Yu Chen, my graduate assistant, was unable to work tonight, so I'm stuck at Cook Liberry for 13 hours straight. What bullshit. The place is packed with hopeless nincompoops studying for finals and coughing on me when they ask questions.
Fortunately I had Henry Louis along to entertain me; the second volume of his autobiography is primarily a series of exquisite vignettes about drunkards, prostitutes, politicos, and other scandalous characters. Particularly engaging is his tale of a young Pennsylvania Dutch gal from Red Lion, PA who flees to Baltimore in search of a cathouse in which to sell herself; after being ravished by her beau (from the big city of York) she thinks this her destiny. I lived in Red Lion for a few years, and used to commute from there to Baltimore daily. At the turn of the last century this would have been an arduous journey by horsecart and rail.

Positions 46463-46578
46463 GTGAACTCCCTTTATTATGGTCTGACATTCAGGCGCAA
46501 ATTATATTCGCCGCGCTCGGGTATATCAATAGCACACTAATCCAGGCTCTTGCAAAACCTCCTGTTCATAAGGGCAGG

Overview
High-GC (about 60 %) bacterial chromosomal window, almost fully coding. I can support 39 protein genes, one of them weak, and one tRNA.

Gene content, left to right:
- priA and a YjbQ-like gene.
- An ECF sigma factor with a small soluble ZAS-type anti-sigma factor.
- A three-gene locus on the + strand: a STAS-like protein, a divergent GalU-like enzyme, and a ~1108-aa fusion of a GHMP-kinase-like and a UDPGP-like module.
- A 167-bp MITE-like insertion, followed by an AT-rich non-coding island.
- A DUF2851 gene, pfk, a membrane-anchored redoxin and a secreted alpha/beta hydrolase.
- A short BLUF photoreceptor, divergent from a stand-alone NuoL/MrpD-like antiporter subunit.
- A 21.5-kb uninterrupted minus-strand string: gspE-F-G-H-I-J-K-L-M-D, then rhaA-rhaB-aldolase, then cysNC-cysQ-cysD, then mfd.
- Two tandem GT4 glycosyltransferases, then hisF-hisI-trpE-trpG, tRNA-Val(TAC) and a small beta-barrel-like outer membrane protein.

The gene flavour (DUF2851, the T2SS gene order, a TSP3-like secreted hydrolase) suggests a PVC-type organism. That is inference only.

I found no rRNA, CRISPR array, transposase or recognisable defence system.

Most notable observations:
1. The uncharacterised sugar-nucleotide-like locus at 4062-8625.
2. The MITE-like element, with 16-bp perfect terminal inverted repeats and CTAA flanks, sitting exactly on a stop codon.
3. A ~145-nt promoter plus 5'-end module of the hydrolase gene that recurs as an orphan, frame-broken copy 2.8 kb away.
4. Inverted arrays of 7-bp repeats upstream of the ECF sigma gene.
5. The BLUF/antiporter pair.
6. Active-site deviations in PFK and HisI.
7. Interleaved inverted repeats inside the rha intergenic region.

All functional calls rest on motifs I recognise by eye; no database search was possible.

Mencken had moral hypocrites pegged:
I made up my mind at once that my true and natural allegiance was to the Devil's party, and it has been my firm belief ever since that all persons who devote themselves to forcing virtue on their fellow men deserve nothing better than kicks in the pants. Years later I put that belief into a proposition which I ventured to call Mencken's Law, to wit:Amen, Henry.
Whenever A annoys or injures B on the pretense of saving or improving X, A is a scoundrel.